Yes been there you need to have your pump ajusted
they may have set it to high
Do you know how to count carbs?
Best wishes

sweets4sweets 2010-06-20 17:04:35 -0500 Report

My situation is the same as yours. I am currently on about 4-5 shots daily and i am sick of it. It is so inconvenient, especially @ work…i really want the Pump, my sugars run in the 300's all the time, but listening to your story about your low numbers i am now afraid or @ least having 2nd thoughts about the Insulin Pump.

Elrond 2010-06-20 17:25:13 -0500 Report

Hi, sweets,
As I mentioned to bcsmom, the trick to living with a pump is proper carb counting. If you give the pump an honest carb count, it'll give you exactly the insulin you need to maintain a very good blood sugar. At first, there's a 'honeymoon period' while you and your doctor learn the proper settings for your body and activity but after that, things are great. I haven't used an insulin syringe for several weeks and only need to change catheter sites about every 3 days. This is a simple process and is surprisingly less painful than an injection. I do wind up testing more than ever but I consider it a trade-off. Since I wear the pump 24/7, it does get to be a pain but you can adjust. It clips to most clothing and I purchased a velcro belt with a little pouch for the pump. Since I don't like to wear much to bed, this has become my 'pajamas'. I can move the pump around anywhere I like so I'm not lying on it. I can also wear the belt under clothing if I don't have a convenient belt. I found mine on but Medtronics has a similar product. You 'wimmenfolk' can get a pump pouch that fits inside a bra too.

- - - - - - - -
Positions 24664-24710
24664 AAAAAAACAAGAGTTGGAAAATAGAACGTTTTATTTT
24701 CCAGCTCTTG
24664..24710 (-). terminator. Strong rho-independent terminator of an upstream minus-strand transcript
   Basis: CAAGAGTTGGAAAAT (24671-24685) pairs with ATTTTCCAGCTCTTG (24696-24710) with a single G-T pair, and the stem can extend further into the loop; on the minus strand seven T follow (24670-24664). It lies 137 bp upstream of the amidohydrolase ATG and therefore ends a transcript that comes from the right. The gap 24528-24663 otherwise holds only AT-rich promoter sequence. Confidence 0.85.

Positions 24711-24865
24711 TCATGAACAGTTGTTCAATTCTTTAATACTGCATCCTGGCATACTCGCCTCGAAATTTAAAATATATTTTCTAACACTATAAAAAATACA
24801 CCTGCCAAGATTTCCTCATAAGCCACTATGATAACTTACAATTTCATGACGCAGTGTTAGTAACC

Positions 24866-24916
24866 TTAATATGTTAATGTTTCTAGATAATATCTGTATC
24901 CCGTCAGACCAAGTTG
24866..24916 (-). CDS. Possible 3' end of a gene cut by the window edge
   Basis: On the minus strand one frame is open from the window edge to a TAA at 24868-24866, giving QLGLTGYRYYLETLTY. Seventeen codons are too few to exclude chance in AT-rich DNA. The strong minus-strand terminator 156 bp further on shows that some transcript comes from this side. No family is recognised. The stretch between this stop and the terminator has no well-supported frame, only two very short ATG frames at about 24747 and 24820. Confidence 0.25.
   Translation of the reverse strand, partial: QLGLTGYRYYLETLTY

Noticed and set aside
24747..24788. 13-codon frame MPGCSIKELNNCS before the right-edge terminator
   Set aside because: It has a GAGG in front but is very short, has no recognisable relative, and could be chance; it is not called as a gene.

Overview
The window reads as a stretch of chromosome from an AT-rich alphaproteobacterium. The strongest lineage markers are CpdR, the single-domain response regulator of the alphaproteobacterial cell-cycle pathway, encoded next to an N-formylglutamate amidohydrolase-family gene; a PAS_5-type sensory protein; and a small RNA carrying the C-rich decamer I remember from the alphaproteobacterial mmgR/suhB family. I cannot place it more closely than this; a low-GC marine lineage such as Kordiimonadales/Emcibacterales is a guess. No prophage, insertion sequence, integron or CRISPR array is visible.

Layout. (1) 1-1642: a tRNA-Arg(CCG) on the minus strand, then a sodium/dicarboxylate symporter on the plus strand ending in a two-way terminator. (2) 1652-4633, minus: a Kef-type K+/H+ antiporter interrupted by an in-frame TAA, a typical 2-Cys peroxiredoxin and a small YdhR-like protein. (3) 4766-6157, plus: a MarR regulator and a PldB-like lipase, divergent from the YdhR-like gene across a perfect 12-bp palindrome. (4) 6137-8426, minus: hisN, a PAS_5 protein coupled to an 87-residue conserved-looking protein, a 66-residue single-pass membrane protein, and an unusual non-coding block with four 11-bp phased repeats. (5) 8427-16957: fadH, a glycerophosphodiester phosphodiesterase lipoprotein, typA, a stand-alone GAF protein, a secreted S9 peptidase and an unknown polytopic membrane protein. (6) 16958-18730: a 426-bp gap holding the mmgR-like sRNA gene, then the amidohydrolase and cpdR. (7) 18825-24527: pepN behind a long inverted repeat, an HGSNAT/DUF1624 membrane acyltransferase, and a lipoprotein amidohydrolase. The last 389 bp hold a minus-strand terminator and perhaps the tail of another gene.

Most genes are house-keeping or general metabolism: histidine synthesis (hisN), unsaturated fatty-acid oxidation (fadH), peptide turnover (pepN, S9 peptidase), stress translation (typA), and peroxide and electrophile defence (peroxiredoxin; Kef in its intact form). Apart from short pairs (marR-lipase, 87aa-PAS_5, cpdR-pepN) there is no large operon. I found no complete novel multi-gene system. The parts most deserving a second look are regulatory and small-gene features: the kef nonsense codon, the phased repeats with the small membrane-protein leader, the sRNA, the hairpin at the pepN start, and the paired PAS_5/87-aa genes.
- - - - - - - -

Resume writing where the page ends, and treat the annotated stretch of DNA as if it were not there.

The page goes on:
MAYS 2010-06-20 18:03:07 -0500 Report

Seriously consider getting a pump, there will be a learning curve at first until you get used to the functioning and programing of the pump based on your needs as a diabetic.

The freedom of a pump will bring you a bit closer functioning as a non diabetic's body does (not having to constantly inject yourself with insulin).
It's all about learning and doing what's necessary and best for you.


monkeymama 2010-06-20 21:19:18 -0500 Report

The insulin pump is the greatest decision I have even made. I would never go back to the injections. While I was waiting for my pump, I was doing 4-6 injections a day and sometimes more. My life style, schedule, work & college, and more just made it a pain for me. I have so much freedom, flexibility, and control over my BG. I have only had 2 (may be 3 lows) in over 2 years of insulin pumping. I can even swim with my pump and mine has a pump remote. Thin of it this way, with a pump you only change your insets/catheters every 2-3 days verses what you are having to do now. Along with that is a possible decrease need to check BG as much in some peoples cases. Please research further and don't be afraid to ask questions about pumping.

Elrond 2010-06-20 17:01:59 -0500 Report

Talk to your doctor or diabetes educator. Either your diet or the pump settings need adjusted. Watch your carb intake closely and be sure to give the pump accurate information about how much you're eating. Sugar that low is indeed scary. You can't possibly function properly at that level. When I get in that range, I can't even remember how to operate my meter. Don't give up on the pump. Mine is the best thing that's happend to me in a long time.